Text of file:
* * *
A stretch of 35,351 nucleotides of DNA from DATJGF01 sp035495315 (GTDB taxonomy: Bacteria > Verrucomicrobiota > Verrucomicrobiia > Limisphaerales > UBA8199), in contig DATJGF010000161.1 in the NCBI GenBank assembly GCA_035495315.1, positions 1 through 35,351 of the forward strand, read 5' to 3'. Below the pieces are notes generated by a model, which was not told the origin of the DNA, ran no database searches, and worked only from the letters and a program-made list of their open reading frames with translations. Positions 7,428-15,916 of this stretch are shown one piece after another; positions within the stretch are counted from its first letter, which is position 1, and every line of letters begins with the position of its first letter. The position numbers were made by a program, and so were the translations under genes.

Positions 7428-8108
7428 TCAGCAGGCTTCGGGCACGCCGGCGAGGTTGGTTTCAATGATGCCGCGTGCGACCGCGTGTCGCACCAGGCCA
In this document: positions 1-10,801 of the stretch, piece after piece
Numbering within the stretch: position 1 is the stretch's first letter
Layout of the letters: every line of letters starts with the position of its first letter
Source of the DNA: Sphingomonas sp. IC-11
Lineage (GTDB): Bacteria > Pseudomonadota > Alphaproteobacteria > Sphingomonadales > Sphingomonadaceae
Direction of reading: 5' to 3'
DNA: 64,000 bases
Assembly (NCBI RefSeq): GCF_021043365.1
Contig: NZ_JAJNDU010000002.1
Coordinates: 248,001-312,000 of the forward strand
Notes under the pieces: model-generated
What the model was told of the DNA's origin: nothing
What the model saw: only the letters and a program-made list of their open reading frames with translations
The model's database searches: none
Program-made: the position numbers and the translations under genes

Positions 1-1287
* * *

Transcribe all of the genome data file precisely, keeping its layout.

A stretch of 35,351 nucleotides of DNA from DATJGF01 sp035495315 (GTDB taxonomy: Bacteria > Verrucomicrobiota > Verrucomicrobiia > Limisphaerales > UBA8199), in contig DATJGF010000161.1 in the NCBI GenBank assembly GCA_035495315.1, positions 1 through 35,351 of the forward strand, read 5' to 3'. Below the pieces are notes generated by a model, which was not told the origin of the DNA, ran no database searches, and worked only from the letters and a program-made list of their open reading frames with translations. Positions 7,428-15,916 of this stretch are shown one piece after another; positions within the stretch are counted from its first letter, which is position 1, and every line of letters begins with the position of its first letter. The position numbers were made by a program, and so were the translations under genes.

Positions 7428-8108
7428 TCAGCAGGCTTCGGGCACGCCGGCGAGGTTGGTTTCAATGATGCCGCGTGCGACCGCGTGTCGCACCAGGCCA
In this document: positions 1-10,801 of the stretch, piece after piece
Numbering within the stretch: position 1 is the stretch's first letter
Layout of the letters: every line of letters starts with the position of its first letter
Source of the DNA: Sphingomonas sp. IC-11
Lineage (GTDB): Bacteria > Pseudomonadota > Alphaproteobacteria > Sphingomonadales > Sphingomonadaceae
Direction of reading: 5' to 3'
DNA: 64,000 bases
Assembly (NCBI RefSeq): GCF_021043365.1
Contig: NZ_JAJNDU010000002.1
Coordinates: 248,001-312,000 of the forward strand
Notes under the pieces: model-generated
What the model was told of the DNA's origin: nothing
What the model saw: only the letters and a program-made list of their open reading frames with translations
The model's database searches: none
Program-made: the position numbers and the translations under genes

Positions 1-1287